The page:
CFTC Weighs In on Automated Trading
The U.S. Commodity Futures Trading Commission has issued a concept release on risk controls and system safeguards for automated trading environments.
The concept release reflects the Commission’s commitment to the safety and soundness of U.S. derivatives markets in a time of rapid technological change, and provides a platform for discussion and analysis of the appropriate responses to such changes.
“I have consistently emphasized that the Commission must have a strong understanding of today’s highly automated and interconnected trading environments in order to oversee its markets effectively,” said CFTC commissioner Scott O’Malia.
O’Malia commended the CFTC’s Technology Advisory Committee for strengthening understanding of automated markets, as well as the members of the Subcommittee on Data Standardization and the Subcommittee on Automated and High Frequency Trading, who have worked on issues related to automated trading systems and pre-trade functionality.
The concept release provides an overview of the automated trading environment, including pre-trade risk controls; post trade reports and other measures; system safeguards related to the design, testing and supervision of automated trading systems (ATSs); and additional protections designed to promote safe and orderly markets.
The issue of managing risks arising from automated trading is international in scope. BCS Prime Brokerage, which serves the Russian market, has announced that it appointed Succession Systems to launch a pre-trade Market Access Risk system, TripleCheck. The system delivers ultra-low latency risk management for Direct Market Access clients including proprietary and algorithmic trading firms.
New regulation rules for risk management on international markets are driving clients to demand unified access to multiple markets. In this way, clients are able to maximize their funding and margin utilization across complex portfolios.
“BCS treats risk management systems not only as an internal broker security tool but also as a keystone which will allow our clients to benefit from more efficient risk off-setting and improved funding,” said Vladimir Pozdnyakov, head of risk & liquidity services at BCS Prime Brokerage. “Our alliance with Succession Systems provides us with ultimate flexibility and speed in development and implementation of these new services.”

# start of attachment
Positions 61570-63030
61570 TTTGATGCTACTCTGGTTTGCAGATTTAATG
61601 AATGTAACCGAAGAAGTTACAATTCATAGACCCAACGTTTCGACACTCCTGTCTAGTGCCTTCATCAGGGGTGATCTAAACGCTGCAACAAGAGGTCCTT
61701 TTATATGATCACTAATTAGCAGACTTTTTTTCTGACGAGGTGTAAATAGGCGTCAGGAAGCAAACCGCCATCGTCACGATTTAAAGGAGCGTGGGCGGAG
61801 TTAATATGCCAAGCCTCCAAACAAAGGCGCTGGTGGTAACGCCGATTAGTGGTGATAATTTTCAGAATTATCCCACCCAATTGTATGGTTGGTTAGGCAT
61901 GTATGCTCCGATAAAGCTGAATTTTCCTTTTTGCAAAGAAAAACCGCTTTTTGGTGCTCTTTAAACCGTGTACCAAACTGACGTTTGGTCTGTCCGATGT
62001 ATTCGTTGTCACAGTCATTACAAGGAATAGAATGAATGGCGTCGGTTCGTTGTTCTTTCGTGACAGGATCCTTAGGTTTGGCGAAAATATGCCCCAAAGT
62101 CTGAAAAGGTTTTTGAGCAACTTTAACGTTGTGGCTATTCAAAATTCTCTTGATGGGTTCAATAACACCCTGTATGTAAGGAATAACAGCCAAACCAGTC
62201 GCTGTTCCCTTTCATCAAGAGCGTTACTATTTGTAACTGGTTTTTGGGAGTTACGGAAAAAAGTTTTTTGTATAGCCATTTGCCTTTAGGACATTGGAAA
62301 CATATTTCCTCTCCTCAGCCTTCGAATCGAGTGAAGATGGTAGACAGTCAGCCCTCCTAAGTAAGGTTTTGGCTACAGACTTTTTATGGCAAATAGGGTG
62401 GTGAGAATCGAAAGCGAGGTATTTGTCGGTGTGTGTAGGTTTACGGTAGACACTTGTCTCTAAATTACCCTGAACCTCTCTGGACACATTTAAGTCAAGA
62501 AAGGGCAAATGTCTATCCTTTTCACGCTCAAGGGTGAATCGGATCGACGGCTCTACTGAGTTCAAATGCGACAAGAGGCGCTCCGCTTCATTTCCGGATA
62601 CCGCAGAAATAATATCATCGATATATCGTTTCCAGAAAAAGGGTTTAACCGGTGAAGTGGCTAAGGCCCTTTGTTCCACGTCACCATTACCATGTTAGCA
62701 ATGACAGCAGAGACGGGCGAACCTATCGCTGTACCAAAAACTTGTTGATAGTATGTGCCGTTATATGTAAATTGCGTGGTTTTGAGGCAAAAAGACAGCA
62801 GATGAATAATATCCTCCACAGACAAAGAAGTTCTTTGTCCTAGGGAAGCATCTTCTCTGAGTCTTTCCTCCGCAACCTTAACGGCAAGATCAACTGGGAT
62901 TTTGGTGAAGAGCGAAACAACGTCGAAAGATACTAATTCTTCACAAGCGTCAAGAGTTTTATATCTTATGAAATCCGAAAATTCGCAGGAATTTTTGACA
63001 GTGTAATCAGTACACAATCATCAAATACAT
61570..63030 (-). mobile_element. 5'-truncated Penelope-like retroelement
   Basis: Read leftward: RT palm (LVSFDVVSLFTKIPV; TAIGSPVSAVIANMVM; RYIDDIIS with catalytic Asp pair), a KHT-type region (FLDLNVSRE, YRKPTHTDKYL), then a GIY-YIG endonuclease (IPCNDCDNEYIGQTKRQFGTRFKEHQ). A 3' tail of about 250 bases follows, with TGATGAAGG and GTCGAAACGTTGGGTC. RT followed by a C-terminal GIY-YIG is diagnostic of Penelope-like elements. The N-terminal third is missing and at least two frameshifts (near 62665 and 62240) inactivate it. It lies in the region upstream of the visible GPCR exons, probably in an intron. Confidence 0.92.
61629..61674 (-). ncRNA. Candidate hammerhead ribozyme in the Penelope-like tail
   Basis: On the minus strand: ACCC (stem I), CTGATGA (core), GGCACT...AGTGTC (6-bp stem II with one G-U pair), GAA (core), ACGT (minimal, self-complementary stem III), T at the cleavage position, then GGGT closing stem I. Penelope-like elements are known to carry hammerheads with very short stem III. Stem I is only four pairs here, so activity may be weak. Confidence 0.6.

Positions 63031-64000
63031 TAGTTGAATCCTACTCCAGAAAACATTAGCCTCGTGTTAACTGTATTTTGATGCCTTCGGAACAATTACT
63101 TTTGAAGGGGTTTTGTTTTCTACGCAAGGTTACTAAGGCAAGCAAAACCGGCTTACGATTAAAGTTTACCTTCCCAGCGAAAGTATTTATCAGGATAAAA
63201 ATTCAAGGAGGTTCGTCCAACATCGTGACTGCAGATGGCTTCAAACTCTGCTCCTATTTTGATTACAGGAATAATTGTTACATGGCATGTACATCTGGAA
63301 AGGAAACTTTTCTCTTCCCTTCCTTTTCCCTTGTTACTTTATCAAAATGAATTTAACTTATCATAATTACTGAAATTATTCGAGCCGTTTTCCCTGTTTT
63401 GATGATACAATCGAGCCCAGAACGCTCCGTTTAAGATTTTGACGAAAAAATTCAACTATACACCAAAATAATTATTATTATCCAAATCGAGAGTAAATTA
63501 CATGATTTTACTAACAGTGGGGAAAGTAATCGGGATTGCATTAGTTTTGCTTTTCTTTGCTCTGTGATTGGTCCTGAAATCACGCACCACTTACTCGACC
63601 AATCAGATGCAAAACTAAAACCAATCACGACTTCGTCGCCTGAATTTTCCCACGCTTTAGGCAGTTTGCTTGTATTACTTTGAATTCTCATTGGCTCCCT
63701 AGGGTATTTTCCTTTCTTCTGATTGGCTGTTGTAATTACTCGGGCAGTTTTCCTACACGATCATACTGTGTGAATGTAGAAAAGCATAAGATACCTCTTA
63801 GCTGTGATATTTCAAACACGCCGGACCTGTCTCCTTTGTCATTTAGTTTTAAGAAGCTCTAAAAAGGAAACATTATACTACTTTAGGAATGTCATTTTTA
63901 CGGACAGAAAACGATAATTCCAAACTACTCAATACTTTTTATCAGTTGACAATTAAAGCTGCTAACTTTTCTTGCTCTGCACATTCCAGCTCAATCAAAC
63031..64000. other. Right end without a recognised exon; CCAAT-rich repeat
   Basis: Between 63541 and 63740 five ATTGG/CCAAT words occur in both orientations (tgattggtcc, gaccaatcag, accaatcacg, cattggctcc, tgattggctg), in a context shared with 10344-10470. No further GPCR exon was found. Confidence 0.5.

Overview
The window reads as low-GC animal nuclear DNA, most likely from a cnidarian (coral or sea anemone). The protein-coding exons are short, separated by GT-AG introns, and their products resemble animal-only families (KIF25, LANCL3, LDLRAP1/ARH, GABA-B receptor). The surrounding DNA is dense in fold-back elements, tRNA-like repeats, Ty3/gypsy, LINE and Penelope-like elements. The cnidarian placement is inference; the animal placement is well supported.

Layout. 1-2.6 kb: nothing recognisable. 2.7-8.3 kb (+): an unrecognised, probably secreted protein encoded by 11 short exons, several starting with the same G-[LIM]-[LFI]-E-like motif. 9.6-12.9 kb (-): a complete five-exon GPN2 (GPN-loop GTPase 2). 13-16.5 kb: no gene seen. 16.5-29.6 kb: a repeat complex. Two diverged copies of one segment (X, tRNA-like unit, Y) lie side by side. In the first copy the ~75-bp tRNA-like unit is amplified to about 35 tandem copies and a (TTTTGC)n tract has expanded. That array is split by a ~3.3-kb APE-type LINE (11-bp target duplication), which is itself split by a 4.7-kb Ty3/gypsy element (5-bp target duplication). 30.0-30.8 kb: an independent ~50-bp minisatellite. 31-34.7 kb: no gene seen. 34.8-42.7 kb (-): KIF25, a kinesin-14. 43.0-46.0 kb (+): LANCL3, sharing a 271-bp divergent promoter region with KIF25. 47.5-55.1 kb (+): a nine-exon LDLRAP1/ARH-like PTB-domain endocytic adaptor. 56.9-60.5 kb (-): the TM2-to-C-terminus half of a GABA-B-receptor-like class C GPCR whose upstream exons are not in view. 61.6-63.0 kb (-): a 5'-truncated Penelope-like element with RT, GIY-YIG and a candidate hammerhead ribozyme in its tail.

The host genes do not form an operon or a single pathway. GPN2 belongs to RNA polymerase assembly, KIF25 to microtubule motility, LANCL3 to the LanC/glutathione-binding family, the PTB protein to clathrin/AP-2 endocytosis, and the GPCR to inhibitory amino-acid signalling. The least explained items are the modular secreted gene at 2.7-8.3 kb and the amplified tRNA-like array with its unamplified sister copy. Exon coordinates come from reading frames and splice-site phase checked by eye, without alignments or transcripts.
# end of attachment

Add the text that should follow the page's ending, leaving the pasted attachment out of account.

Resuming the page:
The CFTC concept release asks over a hundred questions, of which O’Malia highlighted several that are especially relevant.
The first is to establish what current protections are in the market today and the extent to which the technology is deployed, as well as its effectiveness.
The second is whether there is a need for regulatory action with regard to any of the measures currently in the market. In other words, should the Commission federalize any current industry practices/standards?
Third, it would be helpful to receive public feedback on the definitions for high-frequency trading and automated trading systems that the TAC, after extensive effort by its Subcommittee on Automated and High Frequency Trading, has proposed.
The CFTC has already taken steps to address the transition to automated trading and require appropriate risk controls, including within designated contract markets (DCMs), swap execution facilities (SEFs), futures commission merchants (FCMs), swap dealers (SDs) and major swap participants (MSPs).
Relevant measures include rules requiring FCMs, SDs and MSPs that are clearing member firms to establish risk-based limits for all proprietary and customer accounts, and to use automated means to screen orders for compliance with risk limits when such orders are subject to automated execution.
The CFTC has also adopted requirements for DCMs that provide direct market access, and trading pause and halt requirements for DCMs and SEFs designed to prevent and reduce the potential risk of market disruptions.
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